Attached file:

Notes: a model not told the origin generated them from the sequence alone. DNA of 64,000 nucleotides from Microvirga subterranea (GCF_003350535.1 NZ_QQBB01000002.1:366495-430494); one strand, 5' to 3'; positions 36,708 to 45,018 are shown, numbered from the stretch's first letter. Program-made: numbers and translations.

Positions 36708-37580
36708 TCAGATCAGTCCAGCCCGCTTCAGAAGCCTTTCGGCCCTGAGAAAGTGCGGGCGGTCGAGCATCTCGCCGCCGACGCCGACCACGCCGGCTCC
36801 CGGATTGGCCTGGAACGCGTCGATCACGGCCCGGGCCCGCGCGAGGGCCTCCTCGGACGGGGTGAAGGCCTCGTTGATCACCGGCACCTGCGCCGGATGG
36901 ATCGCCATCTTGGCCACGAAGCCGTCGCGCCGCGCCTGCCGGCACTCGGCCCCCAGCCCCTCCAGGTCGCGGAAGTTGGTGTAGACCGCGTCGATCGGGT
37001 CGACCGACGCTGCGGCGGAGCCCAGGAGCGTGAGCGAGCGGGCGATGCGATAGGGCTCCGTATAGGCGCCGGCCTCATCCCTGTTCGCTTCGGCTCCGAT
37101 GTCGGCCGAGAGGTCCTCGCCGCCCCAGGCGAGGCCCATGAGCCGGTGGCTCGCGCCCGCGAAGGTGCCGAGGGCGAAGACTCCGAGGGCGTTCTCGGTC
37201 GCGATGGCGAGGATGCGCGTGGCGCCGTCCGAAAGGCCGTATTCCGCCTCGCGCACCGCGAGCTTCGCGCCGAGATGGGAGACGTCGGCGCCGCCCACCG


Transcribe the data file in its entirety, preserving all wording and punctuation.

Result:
Notes: a model not told the origin generated them from the sequence alone. DNA of 64,000 nucleotides from Microvirga subterranea (GCF_003350535.1 NZ_QQBB01000002.1:366495-430494); one strand, 5' to 3'; positions 36,708 to 45,018 are shown, numbered from the stretch's first letter. Program-made: numbers and translations.

Positions 36708-37580
36708 TCAGATCAGTCCAGCCCGCTTCAGAAGCCTTTCGGCCCTGAGAAAGTGCGGGCGGTCGAGCATCTCGCCGCCGACGCCGACCACGCCGGCTCC
36801 CGGATTGGCCTGGAACGCGTCGATCACGGCCCGGGCCCGCGCGAGGGCCTCCTCGGACGGGGTGAAGGCCTCGTTGATCACCGGCACCTGCGCCGGATGG
36901 ATCGCCATCTTGGCCACGAAGCCGTCGCGCCGCGCCTGCCGGCACTCGGCCCCCAGCCCCTCCAGGTCGCGGAAGTTGGTGTAGACCGCGTCGATCGGGT
37001 CGACCGACGCTGCGGCGGAGCCCAGGAGCGTGAGCGAGCGGGCGATGCGATAGGGCTCCGTATAGGCGCCGGCCTCATCCCTGTTCGCTTCGGCTCCGAT
37101 GTCGGCCGAGAGGTCCTCGCCGCCCCAGGCGAGGCCCATGAGCCGGTGGCTCGCGCCCGCGAAGGTGCCGAGGGCGAAGACTCCGAGGGCGTTCTCGGTC
37201 GCGATGGCGAGGATGCGCGTGGCGCCGTCCGAAAGGCCGTATTCCGCCTCGCGCACCGCGAGCTTCGCGCCGAGATGGGAGACGTCGGCGCCGCCCACCG